When the university builds 37 single-family homes along Stanford Avenue between El Camino Real and Harvard Street, driveways and access to the homes will come from Olmsted Road — not Stanford Avenue. The same will be true for the 29 townhouse-style rental homes for athletic coaches planned for a vacant lot at El Camino Real and Stanford Avenue, said Jean McCown, Stanford's director of community relations.
The university made the decision after meeting with board members of the College Terrace Residents Association last year, according to McCown.
The news is welcome to College Terrace residents, who say their neighborhood has been inundated with cars going to and from Stanford's Escondido Village housing development, Escondido Elementary School and neighboring daycare centers.
Residential side streets have also been clogged at all hours of the day and night with parked cars left by students and their guests who don't want to pay for a parking permit or who catch rides into campus on the Marguerite shuttle, according to residents.
"It's very good news and definitely a step in the right direction," College Terrace Residents Association President Greg Tanaka said. "I think the whole neighborhood appreciates that Stanford is listening to the community."
But Tanaka said more traffic restrictions would be needed to impede the overwhelming flow of traffic down Stanford Avenue. The association has asked the university to allow pedestrian access only to roads feeding into Olmsted from Stanford Avenue. The university could add new roads that would link the new residential areas to the inner Stanford campus from the Olmsted side, he said. McCown said she doesn't think it will be possible to close off existing streets.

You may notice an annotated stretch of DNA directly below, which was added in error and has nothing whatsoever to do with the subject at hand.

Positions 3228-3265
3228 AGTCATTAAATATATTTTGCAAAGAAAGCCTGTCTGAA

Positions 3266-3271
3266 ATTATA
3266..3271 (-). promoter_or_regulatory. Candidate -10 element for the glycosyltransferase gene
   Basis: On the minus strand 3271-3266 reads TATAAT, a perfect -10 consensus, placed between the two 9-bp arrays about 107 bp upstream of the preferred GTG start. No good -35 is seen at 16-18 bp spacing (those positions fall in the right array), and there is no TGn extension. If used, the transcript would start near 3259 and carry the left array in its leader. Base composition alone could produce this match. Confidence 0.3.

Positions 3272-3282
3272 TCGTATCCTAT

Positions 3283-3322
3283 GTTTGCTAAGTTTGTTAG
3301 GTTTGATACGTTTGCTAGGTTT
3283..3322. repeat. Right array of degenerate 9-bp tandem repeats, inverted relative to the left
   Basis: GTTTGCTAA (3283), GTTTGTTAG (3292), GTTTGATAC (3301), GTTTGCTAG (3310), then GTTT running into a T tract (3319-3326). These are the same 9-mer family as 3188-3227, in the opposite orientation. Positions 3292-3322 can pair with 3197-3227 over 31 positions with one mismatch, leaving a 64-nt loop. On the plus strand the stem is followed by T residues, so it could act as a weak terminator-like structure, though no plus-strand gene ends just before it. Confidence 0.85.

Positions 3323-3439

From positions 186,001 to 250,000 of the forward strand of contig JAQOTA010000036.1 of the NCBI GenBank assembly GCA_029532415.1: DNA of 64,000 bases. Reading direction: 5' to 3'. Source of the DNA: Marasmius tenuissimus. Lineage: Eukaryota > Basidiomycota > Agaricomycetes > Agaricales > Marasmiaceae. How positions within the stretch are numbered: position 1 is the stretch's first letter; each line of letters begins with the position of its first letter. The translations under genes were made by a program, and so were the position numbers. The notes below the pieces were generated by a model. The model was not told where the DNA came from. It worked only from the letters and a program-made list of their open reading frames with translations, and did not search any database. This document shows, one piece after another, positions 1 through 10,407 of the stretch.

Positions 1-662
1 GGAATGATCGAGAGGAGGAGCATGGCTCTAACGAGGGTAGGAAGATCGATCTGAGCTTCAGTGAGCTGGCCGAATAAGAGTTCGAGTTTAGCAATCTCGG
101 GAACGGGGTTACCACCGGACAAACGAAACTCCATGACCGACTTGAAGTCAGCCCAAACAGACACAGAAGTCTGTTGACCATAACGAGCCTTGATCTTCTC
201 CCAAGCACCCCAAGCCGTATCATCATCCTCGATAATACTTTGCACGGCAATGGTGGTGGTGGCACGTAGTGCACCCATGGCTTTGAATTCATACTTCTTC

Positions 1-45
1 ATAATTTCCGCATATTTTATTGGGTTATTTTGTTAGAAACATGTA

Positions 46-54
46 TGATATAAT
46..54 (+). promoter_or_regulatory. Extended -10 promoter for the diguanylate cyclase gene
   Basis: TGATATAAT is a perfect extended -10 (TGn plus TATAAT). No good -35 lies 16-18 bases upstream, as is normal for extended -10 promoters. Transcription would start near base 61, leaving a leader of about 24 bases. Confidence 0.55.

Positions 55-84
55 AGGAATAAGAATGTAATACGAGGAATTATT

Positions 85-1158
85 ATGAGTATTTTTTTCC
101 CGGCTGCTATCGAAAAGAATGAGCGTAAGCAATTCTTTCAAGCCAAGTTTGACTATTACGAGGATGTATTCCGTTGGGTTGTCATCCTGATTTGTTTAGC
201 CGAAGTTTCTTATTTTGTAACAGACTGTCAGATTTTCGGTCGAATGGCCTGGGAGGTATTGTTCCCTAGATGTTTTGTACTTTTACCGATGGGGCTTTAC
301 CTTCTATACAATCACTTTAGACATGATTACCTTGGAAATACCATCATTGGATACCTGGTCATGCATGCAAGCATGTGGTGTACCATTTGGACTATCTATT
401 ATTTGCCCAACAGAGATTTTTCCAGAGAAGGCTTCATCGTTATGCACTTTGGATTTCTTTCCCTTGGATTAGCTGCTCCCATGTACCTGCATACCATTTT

Under the 2000 Stanford General Use Permit (GUP), the Stanford Avenue location could have up to 75 housing units. On Olmsted Road, up to 250 graduate-student housing units could have been added, according to McCown.
Stanford Avenue resident Karie Epstein said the university's plans to cut back on the number of units and to build single-family dwelling more in keeping with the adjacent neighborhood are "a step in the right direction."
But much work remains to fix the traffic and parking problems that have plagued the neighborhood for years.
"We've become a de facto parking lot for Stanford. ... While Stanford isn't all bad, I don't think they've stepped up to the plate in terms of transportation issues," she said.
As an unintended consequence of the university's "greening" by encouraging people to take the Marguerite shuttle into the campus, parking and traffic problems were exacerbated a year or so ago with a new shuttle route down Stanford Avenue. People began parking throughout College Terrace and taking Marguerite into campus, she said.
"It's about time for them to bite the bullet and have a satellite parking area," she added.
Even with the reduced number of housing units, Epstein still sees no plan for accommodating additional children at the already burgeoning Escondido Elementary School and daycare centers.
And Stanford must come up with a strategy for keeping construction traffic off Stanford Avenue and out of the neighborhood. That is something McCown acknowledges Stanford is trying to work on.
"One hope is to look at the sequence of which project comes first and to use one site for staging," she said.
Stanford plans to host a broader neighborhood meeting with a project-management team present to answer questions about the impact of construction sometime in February, she said. The projects should go through Santa Clara County's design-review process in six months, she added.